Corrections Minister Judith Collins has denied she was criticising a judge when she said a decision to grant electronically monitored bail was wrong.
Ms Collins made the comment after a man on bail for alleged sex crimes removed his electronic bracelet and disappeared.
Matthew Kidman, who faces charges of unlawful sexual connection, has not been seen since Friday
Ms Collins had initially said that the Department of Corrections had not recommended electronically monitored bail, and that the decision was up to a judge. "In my opinion, and in Corrections' opinion, this was the wrong call. You have to say it was an unusual decision but a judge has made that," she said.
However, she said that ministers did not criticise judges, who made the best decisions with the available information.
The cabinet manual says ministers should not comment on the results of particular cases. The separation of the executive and the Judiciary meant ministers had to exercise prudent judgment before commenting.
After coming under fire from the Criminal Bar Association, Ms Collins told Radio New Zealand this morning: "I think that the judge has made a decision and that decision stands. And I'm sure that the judge has done everything that the judge can do, I don't even know which judge is involved. And I wouldn't want to.
"I'm not calling a judge out on it. I was asked as Minister of Corrections, why didn't Corrections stop this happening, in essence. And I've said, well Corrections did not support this decision. And it hasn't worked out well. That is actually common sense and the truth."
Ms Collins' comments on the Kidman case come shortly after New Plymouth District Court judge Allan Roberts lashed out at the Government, claiming it was trying to keep offenders out of jail.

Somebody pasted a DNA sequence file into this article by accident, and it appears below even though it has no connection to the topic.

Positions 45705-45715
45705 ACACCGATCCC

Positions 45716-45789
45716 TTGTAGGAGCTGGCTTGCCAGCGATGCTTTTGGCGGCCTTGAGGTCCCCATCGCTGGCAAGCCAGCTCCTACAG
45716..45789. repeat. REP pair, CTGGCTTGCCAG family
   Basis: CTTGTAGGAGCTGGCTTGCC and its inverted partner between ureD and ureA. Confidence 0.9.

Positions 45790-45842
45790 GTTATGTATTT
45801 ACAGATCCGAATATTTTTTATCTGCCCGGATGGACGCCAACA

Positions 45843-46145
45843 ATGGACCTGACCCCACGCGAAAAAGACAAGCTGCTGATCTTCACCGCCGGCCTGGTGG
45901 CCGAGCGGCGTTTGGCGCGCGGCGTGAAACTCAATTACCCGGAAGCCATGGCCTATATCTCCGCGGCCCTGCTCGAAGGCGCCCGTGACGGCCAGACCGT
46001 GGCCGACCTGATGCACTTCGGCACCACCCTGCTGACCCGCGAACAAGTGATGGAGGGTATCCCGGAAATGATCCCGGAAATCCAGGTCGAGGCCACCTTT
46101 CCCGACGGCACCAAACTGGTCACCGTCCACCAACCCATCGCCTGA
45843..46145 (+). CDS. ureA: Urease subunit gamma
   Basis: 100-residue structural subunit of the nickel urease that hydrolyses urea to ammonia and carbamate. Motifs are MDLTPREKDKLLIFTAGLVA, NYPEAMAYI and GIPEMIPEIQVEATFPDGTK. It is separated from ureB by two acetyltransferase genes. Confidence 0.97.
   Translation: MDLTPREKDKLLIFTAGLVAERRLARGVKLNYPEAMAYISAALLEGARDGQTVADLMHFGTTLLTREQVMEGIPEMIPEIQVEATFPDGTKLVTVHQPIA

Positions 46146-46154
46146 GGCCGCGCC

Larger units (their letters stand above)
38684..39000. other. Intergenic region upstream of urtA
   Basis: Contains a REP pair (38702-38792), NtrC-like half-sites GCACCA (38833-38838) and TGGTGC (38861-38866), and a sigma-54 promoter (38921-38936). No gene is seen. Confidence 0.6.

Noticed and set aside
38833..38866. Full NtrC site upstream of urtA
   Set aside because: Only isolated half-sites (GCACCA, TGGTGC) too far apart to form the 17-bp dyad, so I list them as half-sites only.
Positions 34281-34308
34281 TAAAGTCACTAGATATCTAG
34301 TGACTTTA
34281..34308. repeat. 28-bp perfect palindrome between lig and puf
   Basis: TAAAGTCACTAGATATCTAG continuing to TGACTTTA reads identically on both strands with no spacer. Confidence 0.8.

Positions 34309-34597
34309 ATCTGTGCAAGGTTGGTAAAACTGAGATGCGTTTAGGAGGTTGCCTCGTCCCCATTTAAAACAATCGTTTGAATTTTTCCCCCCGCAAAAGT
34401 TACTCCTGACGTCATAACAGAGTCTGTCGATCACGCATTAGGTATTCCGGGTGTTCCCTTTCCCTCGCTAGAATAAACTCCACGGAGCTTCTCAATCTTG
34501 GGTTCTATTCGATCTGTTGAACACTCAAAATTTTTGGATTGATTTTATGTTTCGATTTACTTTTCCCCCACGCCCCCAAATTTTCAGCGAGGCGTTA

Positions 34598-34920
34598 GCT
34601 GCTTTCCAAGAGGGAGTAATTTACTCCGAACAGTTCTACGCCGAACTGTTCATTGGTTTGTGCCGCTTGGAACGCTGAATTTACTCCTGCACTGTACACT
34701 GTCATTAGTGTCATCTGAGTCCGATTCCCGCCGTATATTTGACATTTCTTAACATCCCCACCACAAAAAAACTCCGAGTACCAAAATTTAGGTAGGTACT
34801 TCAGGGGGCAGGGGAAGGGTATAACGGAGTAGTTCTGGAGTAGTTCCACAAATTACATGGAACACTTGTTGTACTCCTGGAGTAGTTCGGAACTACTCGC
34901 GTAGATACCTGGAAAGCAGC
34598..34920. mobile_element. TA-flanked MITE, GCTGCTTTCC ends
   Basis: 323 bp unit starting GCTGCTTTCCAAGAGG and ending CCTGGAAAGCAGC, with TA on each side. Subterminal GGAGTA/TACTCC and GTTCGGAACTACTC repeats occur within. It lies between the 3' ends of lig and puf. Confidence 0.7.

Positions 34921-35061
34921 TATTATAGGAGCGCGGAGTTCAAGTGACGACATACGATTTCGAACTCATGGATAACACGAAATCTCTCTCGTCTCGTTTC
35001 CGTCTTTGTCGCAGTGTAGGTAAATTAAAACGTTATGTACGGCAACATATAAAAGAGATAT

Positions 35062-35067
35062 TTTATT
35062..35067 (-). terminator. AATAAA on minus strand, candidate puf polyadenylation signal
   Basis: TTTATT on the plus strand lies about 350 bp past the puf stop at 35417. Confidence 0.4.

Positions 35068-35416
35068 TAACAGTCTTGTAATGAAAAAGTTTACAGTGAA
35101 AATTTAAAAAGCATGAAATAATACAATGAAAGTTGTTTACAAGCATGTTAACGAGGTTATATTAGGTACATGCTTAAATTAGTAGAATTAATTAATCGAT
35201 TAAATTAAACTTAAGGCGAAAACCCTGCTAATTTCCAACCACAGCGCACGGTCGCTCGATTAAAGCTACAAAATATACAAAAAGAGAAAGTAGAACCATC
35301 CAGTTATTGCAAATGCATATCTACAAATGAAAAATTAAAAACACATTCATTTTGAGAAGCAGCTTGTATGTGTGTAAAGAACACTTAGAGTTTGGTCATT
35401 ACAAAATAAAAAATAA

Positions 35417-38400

On Friday, Justice Roberts sentenced 26-year-old Joshua Aaron Salvador Edwards to jail for breaching a sentence of community work, driving while disqualified and failing to stop. His probation officer's report had recommended community detention.
The Taranaki Daily News reported that in sentencing Edwards, the judge said there was a "government direction" to probation officers to recommend non-prison sentences.
Ms Collins flatly rejected his comments. Justice Roberts is a long-serving, outspoken judge who is set to retire in a few weeks.
Ms Collins has previously criticised aspects of the judiciary. As Justice Minister in September 2013 she put judges on notice that slow delivery of reserve judgments would no longer be acceptable.
At the time, Ms Collins pointed the Herald to three judgments by the Employment Court Chief Judge Graeme Colgan, one of which took two years to deliver a judgment, and two others which took 20 months.
"From my point of view it is totally unacceptable as the Minister of Justice to stand by and let some cases, particularly Employment Court cases, take 18 months or two years for decisions to come out."